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A Vulnerability in Windows Facilitates Hacking

Tavis Ormandy, a security researcher with Google, has warned that older versions of the Windows operating system could potentially allow hackers to hijack a computer system by attracting its user into visiting a booby-trapped site, as per the news published by The Register on June 10, 2010.

The vulnerability is supported by Server 2003 and XP versions of Windows. Internet Explorer 8 could also be vulnerable. In order to exploit the vulnerability, the proof-of-concept makes use of Media Player 9, which is by default available in Windows XP.

As per the reports, the vulnerability lies in the Windows Help and Support Center that provides online technical assistance to users. Hackers can take advantage of the Windows bug by inserting commands in Web addresses to activate the remote assistance tool of the Help and Support Center feature. This facilitates administrators to run commands over the Internet. Besides this, the malicious hack also makes the affected PCs exposed to malware attacks.

The problem arises due to the incorrect implementation of the Support Center's whitelist function that checks whether a help document originates from a trusted and authentic source.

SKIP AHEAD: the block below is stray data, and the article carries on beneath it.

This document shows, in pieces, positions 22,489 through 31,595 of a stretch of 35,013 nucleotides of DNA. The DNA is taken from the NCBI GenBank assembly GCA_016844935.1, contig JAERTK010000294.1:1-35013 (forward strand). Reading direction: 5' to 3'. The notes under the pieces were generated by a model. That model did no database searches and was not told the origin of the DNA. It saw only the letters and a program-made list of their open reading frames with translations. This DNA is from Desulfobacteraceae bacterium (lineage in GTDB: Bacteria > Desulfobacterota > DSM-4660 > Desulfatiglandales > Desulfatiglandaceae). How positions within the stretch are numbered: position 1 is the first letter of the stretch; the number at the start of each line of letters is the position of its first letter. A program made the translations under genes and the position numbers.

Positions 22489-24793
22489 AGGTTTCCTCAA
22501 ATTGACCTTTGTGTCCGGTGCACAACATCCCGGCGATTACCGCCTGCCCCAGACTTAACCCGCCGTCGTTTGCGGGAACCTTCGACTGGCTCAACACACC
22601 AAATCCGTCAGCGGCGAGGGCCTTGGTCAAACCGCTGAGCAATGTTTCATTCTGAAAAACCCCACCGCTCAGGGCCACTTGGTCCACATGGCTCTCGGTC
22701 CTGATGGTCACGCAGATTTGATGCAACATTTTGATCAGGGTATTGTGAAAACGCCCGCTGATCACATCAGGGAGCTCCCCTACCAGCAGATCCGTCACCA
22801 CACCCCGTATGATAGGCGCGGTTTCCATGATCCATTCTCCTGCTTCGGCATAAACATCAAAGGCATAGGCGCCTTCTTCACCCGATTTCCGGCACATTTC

Tavis Ormandy stated that there exists a vulnerability in the routine for transforming escape sequences to a full URL (called URL normalisation), which can be exploited to get past whitelist and pass a fake URL, reported THE H SECURITY on June 10, 2010.

It is noted that Microsoft engineers put strict restrictions on remote assistance tools so as to protect them from any sort of misuse by hackers. However, as per the advisory issued on June 9, 2010, there is possibility that those protections might be bypassed by deceiving the whitelist verification via using invalid hex sequences.

As a result, it becomes possible to run programs on the compromised PC. For instance, a hacker could launch FTP client to download and execute a Trojan program from the Internet.

Ormandy wrote in the advisory that if a remote hacker is able to exploit successfully, then he can execute random commands with the current user's privileges.

Thus, Microsoft has urged users to keep away from the attack by unregistering the HCP protocol. The protocol is by default allowed to use Windows Help and Support Center feature.

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